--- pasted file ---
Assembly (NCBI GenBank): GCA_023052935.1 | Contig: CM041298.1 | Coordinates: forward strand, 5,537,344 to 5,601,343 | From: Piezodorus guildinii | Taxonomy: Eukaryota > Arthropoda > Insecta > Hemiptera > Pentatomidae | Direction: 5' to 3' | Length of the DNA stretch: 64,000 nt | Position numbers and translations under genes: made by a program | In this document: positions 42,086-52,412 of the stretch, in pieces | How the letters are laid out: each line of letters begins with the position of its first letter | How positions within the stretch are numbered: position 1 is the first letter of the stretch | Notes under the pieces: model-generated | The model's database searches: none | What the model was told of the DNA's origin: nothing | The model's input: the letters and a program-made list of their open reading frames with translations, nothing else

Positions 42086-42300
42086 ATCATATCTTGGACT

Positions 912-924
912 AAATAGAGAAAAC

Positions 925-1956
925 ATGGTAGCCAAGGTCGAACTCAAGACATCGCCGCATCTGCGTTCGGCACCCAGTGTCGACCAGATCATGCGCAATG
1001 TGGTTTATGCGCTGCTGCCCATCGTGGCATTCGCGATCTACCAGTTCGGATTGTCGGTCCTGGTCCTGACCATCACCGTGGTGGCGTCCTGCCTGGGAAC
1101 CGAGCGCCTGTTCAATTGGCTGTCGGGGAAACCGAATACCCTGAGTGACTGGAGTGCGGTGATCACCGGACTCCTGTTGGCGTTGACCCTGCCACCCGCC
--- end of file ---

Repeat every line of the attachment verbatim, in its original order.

Assembly (NCBI GenBank): GCA_023052935.1 | Contig: CM041298.1 | Coordinates: forward strand, 5,537,344 to 5,601,343 | From: Piezodorus guildinii | Taxonomy: Eukaryota > Arthropoda > Insecta > Hemiptera > Pentatomidae | Direction: 5' to 3' | Length of the DNA stretch: 64,000 nt | Position numbers and translations under genes: made by a program | In this document: positions 42,086-52,412 of the stretch, in pieces | How the letters are laid out: each line of letters begins with the position of its first letter | How positions within the stretch are numbered: position 1 is the first letter of the stretch | Notes under the pieces: model-generated | The model's database searches: none | What the model was told of the DNA's origin: nothing | The model's input: the letters and a program-made list of their open reading frames with translations, nothing else

Positions 42086-42300
42086 ATCATATCTTGGACT

Positions 912-924
912 AAATAGAGAAAAC

Positions 925-1956
925 ATGGTAGCCAAGGTCGAACTCAAGACATCGCCGCATCTGCGTTCGGCACCCAGTGTCGACCAGATCATGCGCAATG
1001 TGGTTTATGCGCTGCTGCCCATCGTGGCATTCGCGATCTACCAGTTCGGATTGTCGGTCCTGGTCCTGACCATCACCGTGGTGGCGTCCTGCCTGGGAAC
1101 CGAGCGCCTGTTCAATTGGCTGTCGGGGAAACCGAATACCCTGAGTGACTGGAGTGCGGTGATCACCGGACTCCTGTTGGCGTTGACCCTGCCACCCGCC